Consumer Protection

PROTECTING CONSUMER SAFETY—Toys should not be toxic or dangerous for children to play with. Our food should not make us sick. The terms for banking and credit accounts should be clear and easy to understand.

LOOKING OUT FOR CONSUMERS

U.S. PIRG’s consumer program works to alert the public to hidden dangers and scams and to ban anti-consumer practices and unsafe products.

TROUBLE IN TOYLAND

For 30 years, U.S. PIRG’s "Trouble In Toyland" report has surveyed store shelves and identified choking hazards, noise hazards and other dangers. Our report has led to at least 150 recalls and other regulatory actions over the years.

Get our tips for avoiding dangerous toys.

BIGGER BANKS, BIGGER FEES

In April, U.S. PIRG released a report in which we surveyed more than 350 bank branches and revealed that fewer than half of branches obeyed their legal duty to fully disclose fees to prospective customers, while one in four provided no fee information at all. We also found that despite widespread stories about the “death” of free checking, free and low-cost checking choices are still widely available, if consumers shop around.

Find out how to beat high bank fees.

SEE ALL CONSUMER RESOURCES

Issue updates

Blog Post | Consumer Protection

Industry Tries to Toy with our Toy Report | Dev Gowda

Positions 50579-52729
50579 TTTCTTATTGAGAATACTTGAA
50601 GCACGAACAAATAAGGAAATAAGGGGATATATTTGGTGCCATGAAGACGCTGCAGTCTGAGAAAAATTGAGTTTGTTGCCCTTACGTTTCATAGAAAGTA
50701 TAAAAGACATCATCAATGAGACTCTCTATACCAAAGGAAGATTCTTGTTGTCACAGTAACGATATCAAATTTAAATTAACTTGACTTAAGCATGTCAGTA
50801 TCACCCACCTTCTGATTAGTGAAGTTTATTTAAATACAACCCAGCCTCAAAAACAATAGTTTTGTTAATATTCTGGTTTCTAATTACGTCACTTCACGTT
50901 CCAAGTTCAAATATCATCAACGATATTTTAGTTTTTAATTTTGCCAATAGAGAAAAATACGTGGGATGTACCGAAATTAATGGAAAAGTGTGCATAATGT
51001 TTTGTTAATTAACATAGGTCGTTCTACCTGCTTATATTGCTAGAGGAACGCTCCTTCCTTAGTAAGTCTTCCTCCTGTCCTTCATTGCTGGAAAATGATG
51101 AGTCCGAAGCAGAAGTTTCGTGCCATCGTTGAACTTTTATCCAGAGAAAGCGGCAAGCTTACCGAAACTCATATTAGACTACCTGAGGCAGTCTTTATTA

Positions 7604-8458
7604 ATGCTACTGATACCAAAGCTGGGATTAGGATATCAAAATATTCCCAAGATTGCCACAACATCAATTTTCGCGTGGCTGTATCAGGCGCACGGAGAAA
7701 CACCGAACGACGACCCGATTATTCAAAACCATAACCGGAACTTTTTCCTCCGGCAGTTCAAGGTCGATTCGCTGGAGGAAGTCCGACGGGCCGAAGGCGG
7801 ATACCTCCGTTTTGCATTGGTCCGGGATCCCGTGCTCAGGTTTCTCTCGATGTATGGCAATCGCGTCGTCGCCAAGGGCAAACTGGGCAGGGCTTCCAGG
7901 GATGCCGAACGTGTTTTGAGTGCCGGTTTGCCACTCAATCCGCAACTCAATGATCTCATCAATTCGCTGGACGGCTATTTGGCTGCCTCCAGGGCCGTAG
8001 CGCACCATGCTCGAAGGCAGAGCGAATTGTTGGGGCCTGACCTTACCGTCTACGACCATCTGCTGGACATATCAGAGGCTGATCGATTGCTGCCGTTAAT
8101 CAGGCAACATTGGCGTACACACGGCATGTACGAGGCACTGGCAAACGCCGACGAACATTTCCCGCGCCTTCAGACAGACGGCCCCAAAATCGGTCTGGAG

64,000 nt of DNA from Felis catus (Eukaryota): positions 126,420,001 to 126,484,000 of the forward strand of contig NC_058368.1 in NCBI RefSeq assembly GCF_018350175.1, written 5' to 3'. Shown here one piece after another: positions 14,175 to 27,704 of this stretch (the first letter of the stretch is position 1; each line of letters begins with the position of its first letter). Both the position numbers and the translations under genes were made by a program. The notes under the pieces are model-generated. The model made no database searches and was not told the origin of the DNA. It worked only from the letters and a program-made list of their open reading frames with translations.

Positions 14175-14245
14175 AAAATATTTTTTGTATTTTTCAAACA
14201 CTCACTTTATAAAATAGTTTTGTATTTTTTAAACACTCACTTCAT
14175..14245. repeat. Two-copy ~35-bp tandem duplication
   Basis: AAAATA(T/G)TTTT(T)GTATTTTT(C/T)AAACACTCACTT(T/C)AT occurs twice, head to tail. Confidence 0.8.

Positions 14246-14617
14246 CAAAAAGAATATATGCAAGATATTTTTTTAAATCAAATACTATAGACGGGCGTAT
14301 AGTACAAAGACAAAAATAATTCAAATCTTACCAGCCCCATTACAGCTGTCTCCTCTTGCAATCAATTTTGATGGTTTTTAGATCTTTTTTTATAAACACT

It's mid-November, which for the general American population means that pumpkin-spice everything is all the rage, but for U.S. PIRG Education Fund staff, it means that our annual Trouble in Toyland report release is just around the corner. Apparently, the Toy Industry Association is also aware of our upcoming toy safety report.

> Keep Reading
Blog Post | Public Health, Food

America is "getting smart" about antibiotic resistance | Anya Vanecek

Increasingly, we agree on this: antibiotic resistance is a major and growing threat to human and animal health, and we must do something to stop it. 

> Keep Reading
News Release | U.S. PIRG | Consumer Protection, Make VW Pay

Volkswagen’s $1000 Gift Cards Fall Short

Statement by Mike Litt, National Consumer Advocate with U.S. PIRG, on Volkswagen’s offer of $1,000 in gift cards to customers affected by its emission scandal.

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Report | U.S. PIRG Education Fund | Consumer Protection

Why You Should Get Security Freezes Before Your Information is Stolen

Here are tips for preventing ID theft and using a security freeze:

How To Avoid Identity Theft

How To Use a Security Freeze

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News Release | U.S. PIRG | Food

Senate Committee Approves New Taxpayer Giveaways to Big Ag

The Senate Agriculture Committee’s proposed Farm Bill would entrench taxpayer handouts to large agribusinesses and underwrite junk food ingredients

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Reuters: Bank Transfer Day saw 600,000 switch

Bank of America (BofA) Gets Hit By $5 Debit Card Fee, Consumers Move Their Money From Big Banks. Read the story. Then, get more info at U.S. PIRG's Bank Fee Tips. Check out our April 2011 report Big Banks, Bigger Fees for more details.

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Media Hit | Food

Fox News: New Report Links Agricultural Subsidies to Childhood Obesity

A report by the U.S. Public Interest Research Group, or U.S. PIRG, titled “Apples to Twinkies: Comparing Federal Subsidies of Fresh Produce and Junk Food” found that between 1995 and 2010, the U.S. has spent more than $260 billion on agricultural subsidies.